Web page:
That HDDs relegate themselves to large storage roles makes it no less the year of the SSD than the continued presence of RJ-45/ethernet inhibits it being the era of wireless.
  • Rob_L
    you also have to bear in mind that laptops have just taken over as the main PC type that people are buying... people care less about the capacity of the drives in their laptops. And drive capacity in most laptops is still relatively low anyway!

    Don't forget there are plenty of people out there still using PCs with drives of 20GB or even less anyway, and they're not exactly suffering. For most people 500GB is far more than they want or need.

    And organisations don't want large amounts of data on their laptops either - they want PCs with small disks so that their users are FORCED to store the data in their document management systems or at least their big beefy central servers... which, yes, shockingly enough, will be running on HDDs for some time yet...
  • V3NOM
    one with a 128 GB SSD and one with a 1.5 GB SSD. Say also that there was a collection of movies that equated to roughly 1 TB of data.

    1.5 TB not GB?
  • It should say "Pretend that there are two identical machines, one with a 128 GB SSD and one with a 1.5 GB HDD".

    And why do you discount using SSD as a system/program drive for fast boot/load times while using the HDD as a "data" drive. I see this as a common theme in the early years especially if MS makes it easy to move all 'write-likely' files to a seperate volume (ie: registry, log files, inf's, cache's...). If the SSD is getting little work in the 'write-cycle' mode it will last a very long time.
  • chriscusano
    Honestly, how many people use 1 terrabyte worth of storage? I'm using about 40 GB out of over 980 GB.....not everyone stores tons of music and movies on their pc's. So I don't think dvd 'access time' is really a fair measurement for those who don't watch movies on their computers. I believe the real issues that need to be addressed and benchmarked and would make an awesome article would be:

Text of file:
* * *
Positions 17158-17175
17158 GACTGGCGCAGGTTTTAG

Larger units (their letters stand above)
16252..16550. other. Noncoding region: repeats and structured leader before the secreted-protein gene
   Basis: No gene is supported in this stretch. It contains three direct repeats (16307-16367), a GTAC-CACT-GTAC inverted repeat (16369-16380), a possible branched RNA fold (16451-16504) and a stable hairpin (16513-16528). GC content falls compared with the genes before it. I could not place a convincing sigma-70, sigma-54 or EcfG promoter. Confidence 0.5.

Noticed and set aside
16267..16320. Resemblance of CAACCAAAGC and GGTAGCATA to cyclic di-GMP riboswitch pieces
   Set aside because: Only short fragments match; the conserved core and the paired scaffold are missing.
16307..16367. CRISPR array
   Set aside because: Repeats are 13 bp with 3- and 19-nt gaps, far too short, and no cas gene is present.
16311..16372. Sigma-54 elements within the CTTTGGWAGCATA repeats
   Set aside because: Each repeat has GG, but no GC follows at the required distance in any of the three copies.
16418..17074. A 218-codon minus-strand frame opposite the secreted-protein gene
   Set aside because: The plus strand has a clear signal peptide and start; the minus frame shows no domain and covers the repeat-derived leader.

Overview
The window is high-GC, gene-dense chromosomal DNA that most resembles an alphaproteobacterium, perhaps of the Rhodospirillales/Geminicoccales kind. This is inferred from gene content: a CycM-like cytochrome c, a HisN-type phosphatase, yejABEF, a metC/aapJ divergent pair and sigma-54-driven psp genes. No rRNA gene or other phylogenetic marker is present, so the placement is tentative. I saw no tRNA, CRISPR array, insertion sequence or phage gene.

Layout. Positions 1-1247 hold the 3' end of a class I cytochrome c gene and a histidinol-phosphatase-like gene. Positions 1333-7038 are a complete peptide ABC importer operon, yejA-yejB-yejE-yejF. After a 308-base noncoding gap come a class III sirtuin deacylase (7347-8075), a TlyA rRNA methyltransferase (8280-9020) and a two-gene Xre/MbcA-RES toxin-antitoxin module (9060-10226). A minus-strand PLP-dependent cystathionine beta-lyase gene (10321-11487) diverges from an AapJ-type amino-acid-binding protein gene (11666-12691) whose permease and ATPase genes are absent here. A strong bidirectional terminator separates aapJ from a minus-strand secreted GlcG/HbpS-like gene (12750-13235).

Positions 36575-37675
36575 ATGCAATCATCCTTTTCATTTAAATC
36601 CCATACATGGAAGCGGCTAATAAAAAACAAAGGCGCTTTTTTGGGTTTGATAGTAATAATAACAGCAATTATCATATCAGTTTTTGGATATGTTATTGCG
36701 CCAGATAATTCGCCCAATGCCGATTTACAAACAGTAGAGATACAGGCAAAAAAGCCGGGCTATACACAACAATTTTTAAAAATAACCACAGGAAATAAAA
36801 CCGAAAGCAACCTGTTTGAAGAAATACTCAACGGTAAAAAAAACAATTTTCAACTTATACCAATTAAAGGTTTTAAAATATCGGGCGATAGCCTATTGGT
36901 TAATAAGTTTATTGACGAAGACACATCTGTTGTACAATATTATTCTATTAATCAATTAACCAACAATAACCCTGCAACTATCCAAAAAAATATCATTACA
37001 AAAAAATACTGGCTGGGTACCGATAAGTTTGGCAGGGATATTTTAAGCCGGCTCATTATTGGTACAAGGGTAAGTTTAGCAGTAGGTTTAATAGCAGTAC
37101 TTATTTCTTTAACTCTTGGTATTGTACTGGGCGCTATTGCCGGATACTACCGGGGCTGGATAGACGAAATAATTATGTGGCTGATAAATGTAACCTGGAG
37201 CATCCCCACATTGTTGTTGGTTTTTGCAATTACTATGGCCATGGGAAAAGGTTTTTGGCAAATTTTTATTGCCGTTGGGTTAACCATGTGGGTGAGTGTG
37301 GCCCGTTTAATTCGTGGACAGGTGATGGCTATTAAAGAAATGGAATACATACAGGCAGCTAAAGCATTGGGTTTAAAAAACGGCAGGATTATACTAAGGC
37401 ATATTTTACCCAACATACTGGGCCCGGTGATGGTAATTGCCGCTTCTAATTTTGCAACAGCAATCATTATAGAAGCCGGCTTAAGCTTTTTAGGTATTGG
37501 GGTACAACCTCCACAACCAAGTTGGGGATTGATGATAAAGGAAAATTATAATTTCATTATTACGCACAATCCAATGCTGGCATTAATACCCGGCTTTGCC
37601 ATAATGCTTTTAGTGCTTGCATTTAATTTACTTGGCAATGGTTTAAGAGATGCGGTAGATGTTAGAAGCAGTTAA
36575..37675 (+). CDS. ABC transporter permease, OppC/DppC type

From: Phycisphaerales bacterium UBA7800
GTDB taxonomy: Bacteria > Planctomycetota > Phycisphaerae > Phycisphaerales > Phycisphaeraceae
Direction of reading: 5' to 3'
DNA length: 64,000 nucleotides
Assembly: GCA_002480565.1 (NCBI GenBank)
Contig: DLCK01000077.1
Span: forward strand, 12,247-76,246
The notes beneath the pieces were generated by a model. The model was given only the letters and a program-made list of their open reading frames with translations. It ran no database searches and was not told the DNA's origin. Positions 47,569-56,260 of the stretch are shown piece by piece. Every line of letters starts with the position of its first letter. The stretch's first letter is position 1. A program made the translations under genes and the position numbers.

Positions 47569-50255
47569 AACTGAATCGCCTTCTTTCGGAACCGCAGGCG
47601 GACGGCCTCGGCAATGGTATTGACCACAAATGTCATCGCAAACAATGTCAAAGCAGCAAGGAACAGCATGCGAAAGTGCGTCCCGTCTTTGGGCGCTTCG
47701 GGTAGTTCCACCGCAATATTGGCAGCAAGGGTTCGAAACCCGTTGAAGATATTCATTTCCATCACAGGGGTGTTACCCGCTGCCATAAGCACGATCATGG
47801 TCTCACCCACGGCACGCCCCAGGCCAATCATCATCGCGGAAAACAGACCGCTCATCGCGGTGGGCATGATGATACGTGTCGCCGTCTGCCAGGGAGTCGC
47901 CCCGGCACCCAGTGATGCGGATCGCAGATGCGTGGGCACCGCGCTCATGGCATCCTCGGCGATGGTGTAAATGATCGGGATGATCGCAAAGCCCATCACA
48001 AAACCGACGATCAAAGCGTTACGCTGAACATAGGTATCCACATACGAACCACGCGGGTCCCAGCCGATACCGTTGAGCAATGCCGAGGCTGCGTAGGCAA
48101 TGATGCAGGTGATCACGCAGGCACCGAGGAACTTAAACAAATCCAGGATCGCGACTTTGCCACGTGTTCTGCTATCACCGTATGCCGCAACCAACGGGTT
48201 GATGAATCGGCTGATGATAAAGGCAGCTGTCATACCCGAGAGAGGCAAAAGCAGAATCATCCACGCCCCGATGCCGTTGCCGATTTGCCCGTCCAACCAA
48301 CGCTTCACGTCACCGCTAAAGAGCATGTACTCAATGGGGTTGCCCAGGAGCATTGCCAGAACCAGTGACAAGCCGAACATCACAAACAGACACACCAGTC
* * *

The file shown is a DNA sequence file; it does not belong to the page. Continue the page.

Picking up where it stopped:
1) The reliability issue of using an SSD for OS & programs for 5+ years at heavy usage

    2) Price comparison between different SSDs, velicoraptors, and different raid and scsi configurations

    3) SSD speed vs running cheap raid 0 striping configurations (I use 2 Hitatchi HDT725032vla's 320 gb for under $50 a piece on a 780i nforce board and I'm pretty satisfied) and more expensive raid setups such as with scsis, velicorpaters, and cheetahs

    4) The difference between the two main types of ssds

    I think this would make a great article.

    If a reliable ssd of ~64 GB for under $200 could be had and would beat out raid configurations of similar prices, then I believe it would prove worthwhile. So the question really remains, for program and OS usage, can we use SSDs for superior performance at reasonable prices. We can even consider store temp folders and the paging file off on another HDD. And of course, if you need your movies, you put them on one of these massive 1-1.5 TB HDDs for under $150. Thanks and I'd love to see something like this!

  • MarkG
    "Honestly, how many people use 1 terrabyte worth of storage?"

    I was going to build myself a NAS server to offload all my data onto rather than having it on various hard drives, tapes and optical disks, but pretty soon realised that 3TB of RAID just wasn't enough to be worthwhile. At 4-8GB per DVD, and 13GB per DV tape, a terabyte vanishes pretty damn fast.

    Sure, not everyone needs that much storage, but once you have the ability to put so much of your digital data onto one system -- and, more importantly, never having to delete anything -- you start to wonder how you ever lived without it. And with video sizes ever increasing, 10TB won't seem so large by the time it hits the market; I've been looking at the new low-end Red camera, which burns through about 100GB per hour.
  • V3NOM
    look. the point of SSD's is not really for enthusiasts or people looking to have 1 TB of fast hard drive... think 1 SSD has the performance of like thousadns of dollars worth of enterprise RAID hard drives! for servers, the fast access and lower power usage/heat is VERY VERY VERY CHEAP. in a few years like most things it will become mainsteam though :)
  • giovanni86